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Sun, 29 Mar 2020
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Wolf

Prey not hard-wired to fear predators

Are Asian elk hard-wired to fear the Siberian tigers who stalk them" When wolves disappear from the forest, are moose still afraid of them?

No, according to a study by Wildlife Conservation Society scientist Dr. Joel Berger, who says that several large prey species, including moose, caribou and elk, only fear predators they regularly encounter. If you take away wolves, you take away fear. That is a critical piece of knowledge as biologists and public agencies increase efforts to re-introduce large carnivores to places where they have been exterminated. Berger's study is published in the latest issue of the journal Conservation Biology.

Cloud Lightning

90 Homes Evacuated Near Colorado Wildfire

White and yellow smoke billowed into the western Colorado sky Tuesday as firefighters battled three wildfires likely sparked by lightning that have burned at least 2,000 acres and forced evacuations of 90 homes.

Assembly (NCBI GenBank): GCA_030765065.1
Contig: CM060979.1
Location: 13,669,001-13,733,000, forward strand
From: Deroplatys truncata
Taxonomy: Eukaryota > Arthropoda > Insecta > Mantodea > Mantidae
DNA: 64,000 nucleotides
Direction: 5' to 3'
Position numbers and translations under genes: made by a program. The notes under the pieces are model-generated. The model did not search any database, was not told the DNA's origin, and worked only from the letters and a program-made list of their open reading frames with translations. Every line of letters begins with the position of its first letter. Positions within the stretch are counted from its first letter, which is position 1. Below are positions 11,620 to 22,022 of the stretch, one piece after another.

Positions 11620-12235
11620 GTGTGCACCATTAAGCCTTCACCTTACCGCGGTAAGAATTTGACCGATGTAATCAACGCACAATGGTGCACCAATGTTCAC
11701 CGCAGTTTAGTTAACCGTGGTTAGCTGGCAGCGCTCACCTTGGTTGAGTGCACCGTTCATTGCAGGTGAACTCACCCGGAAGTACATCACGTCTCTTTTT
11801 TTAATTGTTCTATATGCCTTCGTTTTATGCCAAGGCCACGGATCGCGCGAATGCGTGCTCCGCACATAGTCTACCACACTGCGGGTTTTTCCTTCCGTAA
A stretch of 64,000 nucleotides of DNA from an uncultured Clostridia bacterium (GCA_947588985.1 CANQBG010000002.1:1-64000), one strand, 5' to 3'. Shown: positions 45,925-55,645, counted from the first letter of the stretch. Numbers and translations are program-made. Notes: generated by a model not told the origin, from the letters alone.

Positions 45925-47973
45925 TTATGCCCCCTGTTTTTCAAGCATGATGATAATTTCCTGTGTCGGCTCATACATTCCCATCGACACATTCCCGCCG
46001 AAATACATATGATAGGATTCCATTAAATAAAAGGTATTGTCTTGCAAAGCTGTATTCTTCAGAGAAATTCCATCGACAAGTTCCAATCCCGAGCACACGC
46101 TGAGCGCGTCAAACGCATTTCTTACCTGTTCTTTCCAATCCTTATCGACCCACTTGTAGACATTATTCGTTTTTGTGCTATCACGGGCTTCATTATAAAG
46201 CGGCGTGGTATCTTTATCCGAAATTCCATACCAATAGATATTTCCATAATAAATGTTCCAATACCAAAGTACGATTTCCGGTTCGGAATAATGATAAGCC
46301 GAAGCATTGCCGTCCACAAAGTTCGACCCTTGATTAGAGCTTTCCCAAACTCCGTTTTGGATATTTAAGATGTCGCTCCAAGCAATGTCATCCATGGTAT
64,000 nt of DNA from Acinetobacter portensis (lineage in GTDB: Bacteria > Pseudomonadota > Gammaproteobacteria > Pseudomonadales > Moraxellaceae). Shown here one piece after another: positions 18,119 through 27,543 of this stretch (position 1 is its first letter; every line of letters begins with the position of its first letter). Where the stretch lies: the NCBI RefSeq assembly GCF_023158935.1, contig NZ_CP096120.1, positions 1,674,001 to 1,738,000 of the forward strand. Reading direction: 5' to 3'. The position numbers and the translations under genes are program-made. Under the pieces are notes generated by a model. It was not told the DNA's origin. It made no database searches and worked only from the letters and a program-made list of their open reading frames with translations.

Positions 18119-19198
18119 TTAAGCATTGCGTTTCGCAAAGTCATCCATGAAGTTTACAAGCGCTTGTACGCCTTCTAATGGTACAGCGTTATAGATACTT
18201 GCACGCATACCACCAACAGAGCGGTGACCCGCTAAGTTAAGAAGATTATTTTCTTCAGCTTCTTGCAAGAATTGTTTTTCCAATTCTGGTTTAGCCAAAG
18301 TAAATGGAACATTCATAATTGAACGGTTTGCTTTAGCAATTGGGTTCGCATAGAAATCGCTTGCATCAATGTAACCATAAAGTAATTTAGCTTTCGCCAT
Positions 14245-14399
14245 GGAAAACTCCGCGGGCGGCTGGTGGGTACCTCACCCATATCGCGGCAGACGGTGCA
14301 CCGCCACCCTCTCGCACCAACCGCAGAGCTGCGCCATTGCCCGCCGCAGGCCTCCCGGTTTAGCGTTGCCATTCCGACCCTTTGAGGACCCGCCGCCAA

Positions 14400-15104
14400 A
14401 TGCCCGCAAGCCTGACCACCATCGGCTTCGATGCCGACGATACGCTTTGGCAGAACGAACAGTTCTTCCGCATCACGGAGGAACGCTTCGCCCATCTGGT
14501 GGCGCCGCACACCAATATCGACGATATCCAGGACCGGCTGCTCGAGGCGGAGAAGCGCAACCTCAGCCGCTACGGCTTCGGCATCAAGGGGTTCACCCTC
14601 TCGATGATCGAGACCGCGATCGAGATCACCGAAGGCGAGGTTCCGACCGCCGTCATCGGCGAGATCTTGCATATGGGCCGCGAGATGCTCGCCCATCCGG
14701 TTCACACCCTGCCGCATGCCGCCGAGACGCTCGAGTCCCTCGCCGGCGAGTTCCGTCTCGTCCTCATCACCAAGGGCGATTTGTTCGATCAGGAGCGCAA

Telescope

Will Earth Need A Reboot After The Sky Falls?

Earth has been hit and is constantly at risk of attack by interlopers from space. These are called "near earth objects" (NEOs). Major players are asteroids. Most burn harmlessly during their trip through the atmosphere. However, just as in the intensely mediocre films, Armageddon and Deep Impact, there is more than a zero chance that a large one will threaten earth in the near future.

Cloud Lightning

Worst summer drought in 30 years leaves one mln people thirsty in NE China

The worst summer drought to hit northeast China's Liaoning Province in 30 years has left more than one million people short of drinking water, the provincial government said.

Nearly all the 14 cities in Liaoning Province have been affected by the drought, though the situation is more serious in the northwestern and central-southern parts of the province where 88 small and medium-sized reservoirs have dried up, the provincial flood prevention and drought control headquarters told Xinhua on Tuesday.